The good news of this text is that hen-world values are Kin(g)dom values. Fox-world values are not. Hen-world reflects God’s desires and longings, God’s plans and goals. Jesus is on the divinely necessary path through fox-world, but he will not live or die there. Instead, he subverts and transforms those values and that world. He overcomes death by dying, and by living he brings new life.
In light of that good news, we can interrogate our own imaginations. What do we believe is possible? Do we limit our vision of the possible to the values of fox-world? Or do we allow Jesus, by the power of the Holy Spirit, to expand our vision of the possible to the values of hen-world? The values of fox-world in the end will produce only destruction, despair, and death. The values of hen-world will produce creativity, hope, and life.
I can’t help but think about the current war by Russia in Ukraine. The war has large doses of fox-world values at work. That’s the nature of war. It is violent, brutal, destructive, and evil. That being said, the most notable parts of this war are the ways in which hen-world values are having an impact. I think about the Russian soldiers who have surrendered and then received food, medical care, and a chance to call their parents to tell them they are alive.
I think about the use of humor, both in the rhetoric of leadership and in the actions of the people. The videos of Ukrainian farmers stealing Russian tanks and planes by towing them away with their tractors is both hilarious and astonishing. The creative resistance and assistance demonstrated by the Ukrainian people show a population that has not yet lost its human heart to the inhumanity of war.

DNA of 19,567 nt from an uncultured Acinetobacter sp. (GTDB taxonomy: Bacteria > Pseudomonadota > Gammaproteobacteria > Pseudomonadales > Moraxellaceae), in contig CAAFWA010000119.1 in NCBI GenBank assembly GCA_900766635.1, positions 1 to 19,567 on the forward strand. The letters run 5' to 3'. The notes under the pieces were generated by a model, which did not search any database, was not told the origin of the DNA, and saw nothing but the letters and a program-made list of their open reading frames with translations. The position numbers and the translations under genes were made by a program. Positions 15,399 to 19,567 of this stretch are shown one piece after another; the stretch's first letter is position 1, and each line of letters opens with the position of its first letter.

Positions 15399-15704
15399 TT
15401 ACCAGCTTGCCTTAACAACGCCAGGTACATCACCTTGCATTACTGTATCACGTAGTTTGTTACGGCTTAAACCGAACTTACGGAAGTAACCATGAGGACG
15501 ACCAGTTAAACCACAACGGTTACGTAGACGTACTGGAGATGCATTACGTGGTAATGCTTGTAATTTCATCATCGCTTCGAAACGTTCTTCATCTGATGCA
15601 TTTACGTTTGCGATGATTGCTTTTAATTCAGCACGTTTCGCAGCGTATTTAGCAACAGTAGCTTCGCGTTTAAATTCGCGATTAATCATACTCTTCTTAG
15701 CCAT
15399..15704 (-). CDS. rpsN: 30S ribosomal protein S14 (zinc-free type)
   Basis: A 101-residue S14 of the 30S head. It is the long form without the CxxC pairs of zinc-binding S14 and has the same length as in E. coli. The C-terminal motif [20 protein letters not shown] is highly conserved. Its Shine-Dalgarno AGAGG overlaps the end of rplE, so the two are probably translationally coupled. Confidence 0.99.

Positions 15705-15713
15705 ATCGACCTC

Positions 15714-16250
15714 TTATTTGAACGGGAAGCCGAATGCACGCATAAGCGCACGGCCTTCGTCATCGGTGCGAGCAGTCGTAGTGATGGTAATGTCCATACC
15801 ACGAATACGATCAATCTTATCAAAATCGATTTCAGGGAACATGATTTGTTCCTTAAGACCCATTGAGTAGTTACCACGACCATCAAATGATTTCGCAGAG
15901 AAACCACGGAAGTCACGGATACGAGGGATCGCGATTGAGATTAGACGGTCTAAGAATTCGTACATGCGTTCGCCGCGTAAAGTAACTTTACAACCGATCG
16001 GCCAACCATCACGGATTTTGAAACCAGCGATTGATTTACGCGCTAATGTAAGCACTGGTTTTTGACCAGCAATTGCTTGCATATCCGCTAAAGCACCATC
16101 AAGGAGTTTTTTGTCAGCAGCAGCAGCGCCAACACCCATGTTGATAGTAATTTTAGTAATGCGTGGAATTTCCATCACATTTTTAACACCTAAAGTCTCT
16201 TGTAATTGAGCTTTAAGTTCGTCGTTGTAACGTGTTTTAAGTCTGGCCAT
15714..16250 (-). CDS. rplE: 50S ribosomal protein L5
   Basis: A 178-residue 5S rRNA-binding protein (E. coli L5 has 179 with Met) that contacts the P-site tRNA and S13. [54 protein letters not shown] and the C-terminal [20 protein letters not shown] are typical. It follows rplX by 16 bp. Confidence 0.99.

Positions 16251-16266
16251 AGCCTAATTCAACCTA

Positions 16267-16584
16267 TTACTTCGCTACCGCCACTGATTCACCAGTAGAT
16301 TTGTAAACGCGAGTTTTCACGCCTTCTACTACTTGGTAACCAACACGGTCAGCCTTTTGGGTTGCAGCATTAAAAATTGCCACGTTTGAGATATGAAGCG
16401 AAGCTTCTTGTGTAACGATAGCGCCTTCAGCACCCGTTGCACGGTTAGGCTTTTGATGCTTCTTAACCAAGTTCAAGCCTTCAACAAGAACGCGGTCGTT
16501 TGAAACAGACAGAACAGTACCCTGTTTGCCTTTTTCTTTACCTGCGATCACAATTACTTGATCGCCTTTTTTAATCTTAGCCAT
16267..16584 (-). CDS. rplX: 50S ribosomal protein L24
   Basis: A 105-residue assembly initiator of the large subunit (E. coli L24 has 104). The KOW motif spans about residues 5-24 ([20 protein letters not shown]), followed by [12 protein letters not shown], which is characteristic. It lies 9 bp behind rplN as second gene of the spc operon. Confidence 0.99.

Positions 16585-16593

I don’t want to valorize any of the conflict. Nor would I suggest that Jesus had violent resistance in mind as a hen-world value. But even in the most brutal situations, hen-world values can leak through and have an out-sized impact. Of course, the values of fox-world are not easily overcome. We have only to see the discrimination based on color in the treatment of those fleeing the war to know that fox-world is alive and well even in the warmest of human hearts.
We can and should interrogate our own imaginations through the lens of this text. When it comes to our own White supremacy in American Christianity, this is a matter, first of all, of imagination. Is it possible to imagine a society where skin tone is not determinative of one’s worth as a person and a people? I know that many of us White people cannot yet imagine such a society, no matter how many times we quote a small clip from Dr. King’s “I Have a Dream Speech.”
Why do we resist the positive power of a new imagination? Because we were so familiar and comfortable with the old model. It’s time for an oldie but a goodie. How many Lutherans does it take to change a light bulb? It takes ten: one to change the bulb, and nine to reminisce about how much they liked and miss the old bulb. As my CPE supervisor often said, people believe that bad breath is better than no breath at all. Better the Devil you know…etc.